Screenshot 2014-07-15 17.20.35I hope that you all are regularly reading the Journal Sentinel if not, you may have missed that a month ago they had great analysis teaming up with the Pittsburg Post-Gazette for a story by Lillian Thomas entitled “Hospitals, doctors moving out of poor city neighborhoods to more affluent areas.” Jaclyn Cosgrove (follow her!), who does some killer reporting out in Oklahoma, directed me to the Oklahoma City breakdown of metro regions that the Journal did.

What’s going on in Oklahoma City? The blue dots indicate hospitals that have recently opened and they are clearly primarily located in higher income neighborhoods.  Red dots indicate the hospitals that have closed.  The darker orange shows a higher percent of the population below the poverty level. Play around with the tool yourself here.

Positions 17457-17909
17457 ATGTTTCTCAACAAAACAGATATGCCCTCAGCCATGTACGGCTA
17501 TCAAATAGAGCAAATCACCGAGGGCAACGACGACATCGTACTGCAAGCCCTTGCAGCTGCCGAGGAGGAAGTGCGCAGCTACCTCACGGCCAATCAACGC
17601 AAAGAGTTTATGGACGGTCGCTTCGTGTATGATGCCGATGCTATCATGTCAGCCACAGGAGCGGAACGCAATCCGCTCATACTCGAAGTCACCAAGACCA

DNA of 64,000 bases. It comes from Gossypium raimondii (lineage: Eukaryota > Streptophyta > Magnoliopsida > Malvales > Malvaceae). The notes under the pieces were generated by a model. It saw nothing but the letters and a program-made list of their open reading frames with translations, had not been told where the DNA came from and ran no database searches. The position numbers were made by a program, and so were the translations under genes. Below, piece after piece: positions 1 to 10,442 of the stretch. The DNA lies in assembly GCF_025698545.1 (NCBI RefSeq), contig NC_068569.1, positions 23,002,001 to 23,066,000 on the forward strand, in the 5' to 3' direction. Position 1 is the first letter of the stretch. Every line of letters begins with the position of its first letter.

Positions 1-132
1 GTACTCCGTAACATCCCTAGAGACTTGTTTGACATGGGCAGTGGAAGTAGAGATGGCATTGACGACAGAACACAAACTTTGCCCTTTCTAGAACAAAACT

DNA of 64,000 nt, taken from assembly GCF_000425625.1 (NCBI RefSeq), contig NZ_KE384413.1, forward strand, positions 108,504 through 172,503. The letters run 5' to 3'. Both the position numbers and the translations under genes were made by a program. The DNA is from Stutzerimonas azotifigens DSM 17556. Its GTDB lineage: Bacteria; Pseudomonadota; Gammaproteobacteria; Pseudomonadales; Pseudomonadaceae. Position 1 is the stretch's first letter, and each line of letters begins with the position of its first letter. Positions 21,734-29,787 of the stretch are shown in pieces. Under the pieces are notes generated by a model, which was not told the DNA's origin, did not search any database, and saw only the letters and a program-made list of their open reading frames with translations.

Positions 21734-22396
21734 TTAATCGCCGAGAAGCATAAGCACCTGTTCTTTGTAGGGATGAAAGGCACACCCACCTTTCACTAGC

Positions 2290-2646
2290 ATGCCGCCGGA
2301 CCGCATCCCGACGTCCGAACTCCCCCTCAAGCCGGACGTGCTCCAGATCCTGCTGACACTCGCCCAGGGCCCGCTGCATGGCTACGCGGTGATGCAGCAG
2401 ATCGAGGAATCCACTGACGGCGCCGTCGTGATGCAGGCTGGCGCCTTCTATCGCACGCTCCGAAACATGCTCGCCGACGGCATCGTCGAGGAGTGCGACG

Playing around with the map feature a bit Oklahoma City is one of the clearer examples of cities that are closing hospitals specifically in poorer neighborhoods.  Hospital consolidation has been a concern for decades but where this consolidation is occurring and how it impacts access could be more troubling. Recent research by Alan Sager at Boston University also suggests that the hospitals closing are more efficient than the ones remaining open.

So, what is causing the closures? Most closures are attributed to financial strain. It makes sense that those serving low-income areas would see lower payments and high uncompensated care. As hospital systems continue to grow in the hospital landscape financing mechanisms with DSH payments and other financial incentives for hospitals serving low-income populations should ensure these hospitals stay open.


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